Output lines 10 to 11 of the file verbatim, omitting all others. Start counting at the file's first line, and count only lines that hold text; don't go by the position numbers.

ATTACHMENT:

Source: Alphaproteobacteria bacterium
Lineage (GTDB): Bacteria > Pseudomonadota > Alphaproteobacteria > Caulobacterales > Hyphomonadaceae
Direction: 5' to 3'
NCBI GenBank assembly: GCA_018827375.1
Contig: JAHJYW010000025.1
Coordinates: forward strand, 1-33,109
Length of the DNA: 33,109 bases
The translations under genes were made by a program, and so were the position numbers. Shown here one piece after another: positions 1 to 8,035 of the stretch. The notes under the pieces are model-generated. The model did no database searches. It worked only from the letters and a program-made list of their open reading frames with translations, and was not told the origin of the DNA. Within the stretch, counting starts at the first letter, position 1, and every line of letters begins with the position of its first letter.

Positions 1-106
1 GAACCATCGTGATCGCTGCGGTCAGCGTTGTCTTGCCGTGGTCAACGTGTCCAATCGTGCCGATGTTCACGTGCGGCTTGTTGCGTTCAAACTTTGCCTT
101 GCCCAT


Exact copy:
1 GAACCATCGTGATCGCTGCGGTCAGCGTTGTCTTGCCGTGGTCAACGTGTCCAATCGTGCCGATGTTCACGTGCGGCTTGTTGCGTTCAAACTTTGCCTT
101 GCCCAT